When Blue succeeded Wyman in 1912, he would become the only surgeon general to also serve as president of the American Medical Association (AMA); Blue was elected president of the AMA in 1916. These were good times for public health and marked the beginnings of many modern-day government public health agencies. The Pure Food Act of 1906 was a precursor to the Food and Drug Administration. Disease control through quarantine and immigrant health screening eventually evolved into the Centers for Disease Control (CDC). And the Hygienic Lab on Staten Island, New York, grew and became the National Institutes of Health.
During Blue’s tenure, the AMA supported a system of universal health care, and there was strong public support for it, too. But before this system could be established, World War I enveloped national interests, and after the war, the vision and organizational support for universal health care had vanished. Conservative Warren Harding became president of the United States, and the next surgeon general, Hugh Smith Cumming (1920– 1936), maintained a relatively low profile. As the PHS retreated somewhat from its efforts at the state and local levels, the first public health revolution came to an end.
SIGNALING THE START OF MODERN TIMES
Thomas Parran Jr. (1936–1948) is considered the first of the modern surgeons general because he spent at least as much time educating the public as he did administering the PHS. An outspoken public health activist, Parran was lucky to be serving during the years of President Franklin D. Roosevelt’s New Deal, when the public was more accepting of government’s involvement in their lives. Parran advocated universal health care, which again was widely supported—mainly because of the Depression’s devastating impact on the nation. But again the country’s involvement in a war prevented this from happening.
Although Parran helped found the World Health Organization, he is probably best known for his national campaign to eradicate venereal disease, a crisis which blossomed first among U.S. troops during World War I. Before he became surgeon general, Parran headed the PHS’s Venereal Disease Division from 1926 until 1930, and in 1934, while serving as New York State’s health commissioner, he canceled a nationally broadcasted radio interview because network brass refused to let him say “syphilis” on the air. Calling a press conference, he announced to the nation that he’d been censored, giving his campaign far more publicity than the radio show would have provided.
When Roosevelt appointed Parran surgeon general in 1936, it was still taboo to talk about venereal disease in the media. Parran ignored this, however, and had the PHS produce posters, films and pamphlets as part of his controversial public education campaign. His book on venereal disease, Shadow on the Land, discussed sexually transmitted disease explicitly and thoroughly, and it became a national best seller. His efforts led to the enactment of the Venereal Disease Control Act of 1938, which lowered the incidence of venereal disease by increasing funding for sex education campaigns and for research into venereal disease diagnoses and treatment. The increased funding also allowed PHS personnel to become more involved in disease control.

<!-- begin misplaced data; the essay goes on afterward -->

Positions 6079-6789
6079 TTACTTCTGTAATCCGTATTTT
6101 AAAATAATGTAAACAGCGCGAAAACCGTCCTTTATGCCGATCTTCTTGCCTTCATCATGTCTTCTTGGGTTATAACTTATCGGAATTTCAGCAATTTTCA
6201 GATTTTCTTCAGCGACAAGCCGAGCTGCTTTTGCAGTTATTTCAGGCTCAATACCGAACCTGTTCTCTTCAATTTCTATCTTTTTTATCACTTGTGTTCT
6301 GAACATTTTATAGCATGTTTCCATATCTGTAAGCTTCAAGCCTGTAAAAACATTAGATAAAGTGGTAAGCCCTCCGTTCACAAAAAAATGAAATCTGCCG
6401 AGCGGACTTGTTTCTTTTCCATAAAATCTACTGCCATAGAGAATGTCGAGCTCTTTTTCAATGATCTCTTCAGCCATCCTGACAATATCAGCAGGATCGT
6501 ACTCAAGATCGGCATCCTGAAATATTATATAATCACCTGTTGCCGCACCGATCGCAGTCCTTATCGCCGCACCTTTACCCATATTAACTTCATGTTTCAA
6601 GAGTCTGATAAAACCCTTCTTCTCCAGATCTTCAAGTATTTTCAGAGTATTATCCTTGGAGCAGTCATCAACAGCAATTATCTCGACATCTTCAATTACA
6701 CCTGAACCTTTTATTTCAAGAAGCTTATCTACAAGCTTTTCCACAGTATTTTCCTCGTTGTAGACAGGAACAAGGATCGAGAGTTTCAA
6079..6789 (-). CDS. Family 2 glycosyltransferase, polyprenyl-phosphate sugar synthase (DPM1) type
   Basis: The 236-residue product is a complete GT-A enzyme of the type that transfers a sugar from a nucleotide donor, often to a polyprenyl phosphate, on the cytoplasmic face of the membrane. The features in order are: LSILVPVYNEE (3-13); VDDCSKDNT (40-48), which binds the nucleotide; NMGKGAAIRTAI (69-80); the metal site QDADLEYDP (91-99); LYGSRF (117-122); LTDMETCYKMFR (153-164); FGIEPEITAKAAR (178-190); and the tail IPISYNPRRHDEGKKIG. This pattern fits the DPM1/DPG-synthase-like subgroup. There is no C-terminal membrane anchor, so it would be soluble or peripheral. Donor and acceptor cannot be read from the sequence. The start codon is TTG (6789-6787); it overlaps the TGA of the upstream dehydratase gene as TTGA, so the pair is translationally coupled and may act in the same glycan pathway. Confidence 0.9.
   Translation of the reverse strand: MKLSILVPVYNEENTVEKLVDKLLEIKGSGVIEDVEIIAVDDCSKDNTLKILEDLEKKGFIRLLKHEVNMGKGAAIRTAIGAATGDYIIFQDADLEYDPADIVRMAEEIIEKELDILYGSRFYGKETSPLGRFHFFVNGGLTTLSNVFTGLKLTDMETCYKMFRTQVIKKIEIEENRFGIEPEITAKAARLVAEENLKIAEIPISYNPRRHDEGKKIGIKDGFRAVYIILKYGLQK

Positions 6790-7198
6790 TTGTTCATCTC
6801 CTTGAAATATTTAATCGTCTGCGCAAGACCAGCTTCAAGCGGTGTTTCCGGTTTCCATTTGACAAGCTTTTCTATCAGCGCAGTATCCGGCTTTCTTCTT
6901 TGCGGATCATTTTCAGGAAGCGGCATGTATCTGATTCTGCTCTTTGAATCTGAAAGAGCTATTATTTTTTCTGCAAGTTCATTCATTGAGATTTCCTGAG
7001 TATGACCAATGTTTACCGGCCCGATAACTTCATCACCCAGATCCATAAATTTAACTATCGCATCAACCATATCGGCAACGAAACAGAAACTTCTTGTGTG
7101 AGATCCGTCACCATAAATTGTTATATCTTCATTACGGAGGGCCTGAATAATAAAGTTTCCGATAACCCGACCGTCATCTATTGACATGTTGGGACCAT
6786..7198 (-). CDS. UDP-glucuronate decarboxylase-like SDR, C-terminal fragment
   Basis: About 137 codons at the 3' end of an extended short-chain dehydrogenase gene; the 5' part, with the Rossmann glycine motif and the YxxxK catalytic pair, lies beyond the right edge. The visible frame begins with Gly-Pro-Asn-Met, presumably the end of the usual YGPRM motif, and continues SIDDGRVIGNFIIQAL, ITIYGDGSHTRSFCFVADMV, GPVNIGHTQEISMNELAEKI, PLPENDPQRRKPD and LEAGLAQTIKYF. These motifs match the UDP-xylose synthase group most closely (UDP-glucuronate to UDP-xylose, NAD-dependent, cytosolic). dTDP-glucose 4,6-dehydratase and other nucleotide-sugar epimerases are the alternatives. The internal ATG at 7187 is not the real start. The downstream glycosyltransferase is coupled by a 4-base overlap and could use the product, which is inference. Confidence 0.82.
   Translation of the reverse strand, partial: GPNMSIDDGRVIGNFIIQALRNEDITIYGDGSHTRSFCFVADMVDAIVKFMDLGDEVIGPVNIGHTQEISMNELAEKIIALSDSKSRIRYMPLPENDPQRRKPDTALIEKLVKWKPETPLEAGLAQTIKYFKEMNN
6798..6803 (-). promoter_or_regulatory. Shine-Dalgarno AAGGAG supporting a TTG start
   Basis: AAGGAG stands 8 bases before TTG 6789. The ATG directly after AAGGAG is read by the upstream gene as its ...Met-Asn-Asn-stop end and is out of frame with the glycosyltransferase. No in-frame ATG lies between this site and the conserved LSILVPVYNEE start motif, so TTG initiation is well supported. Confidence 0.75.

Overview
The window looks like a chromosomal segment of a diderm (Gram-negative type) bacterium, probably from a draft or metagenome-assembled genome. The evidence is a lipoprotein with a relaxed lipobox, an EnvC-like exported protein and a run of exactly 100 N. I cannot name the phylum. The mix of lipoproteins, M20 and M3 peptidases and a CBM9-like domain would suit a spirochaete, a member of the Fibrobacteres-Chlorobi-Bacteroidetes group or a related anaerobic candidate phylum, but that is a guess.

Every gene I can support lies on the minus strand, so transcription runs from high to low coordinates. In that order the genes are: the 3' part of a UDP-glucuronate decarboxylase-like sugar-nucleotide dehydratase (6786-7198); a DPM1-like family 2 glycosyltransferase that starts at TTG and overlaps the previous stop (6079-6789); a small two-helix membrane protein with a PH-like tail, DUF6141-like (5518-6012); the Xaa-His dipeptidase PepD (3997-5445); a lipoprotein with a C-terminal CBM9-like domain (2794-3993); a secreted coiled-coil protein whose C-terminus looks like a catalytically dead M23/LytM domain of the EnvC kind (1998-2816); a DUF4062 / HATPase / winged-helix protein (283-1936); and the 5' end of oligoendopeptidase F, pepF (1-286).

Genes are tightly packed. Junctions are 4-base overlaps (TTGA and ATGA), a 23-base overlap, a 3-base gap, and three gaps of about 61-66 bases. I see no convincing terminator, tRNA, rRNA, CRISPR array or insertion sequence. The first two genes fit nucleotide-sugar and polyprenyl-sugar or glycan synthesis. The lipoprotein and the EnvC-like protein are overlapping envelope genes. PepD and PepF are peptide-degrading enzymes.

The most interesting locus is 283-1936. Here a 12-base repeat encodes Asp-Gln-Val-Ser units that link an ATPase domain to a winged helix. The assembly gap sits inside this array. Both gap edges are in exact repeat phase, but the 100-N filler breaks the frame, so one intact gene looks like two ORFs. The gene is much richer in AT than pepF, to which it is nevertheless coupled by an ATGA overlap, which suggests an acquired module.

Few recognize the name Luther Terry (1961–1965), but many of us have heard of the “Surgeon General’s Report on Smoking and Health” that Terry released in 1964. This report led to the mandate requiring surgeon general’s warnings to be placed on all cigarette packs, and it prompted a dramatic decline in smoking, especially among men. “It made the surgeon general a household name,” Parascandola says. “The smoking report was the first surgeon general report to have a huge impact on the public. From then on, a surgeon general’s report carried more weight—it wasn’t just shelved or circulated internally.”
Terry’s report identified smoking as a cause of lung cancer and chronic bronchitis, but he wasn’t the first surgeon general to attack tobacco. Terry’s predecessor, Leroy Burney (1956–1961), issued warnings about smoking in 1957 and 1959, after the first definitive research showed cigarette smoking caused heart disease and lung cancer. But Terry’s report had more credibility, partly because more evidence had accumulated and because his advisory committee was composed of scientists and physicians who had never taken a public stance on tobacco. He also gave both sides—Big Tobacco and anti-smoking activists—the opportunity to veto any proposed committee member.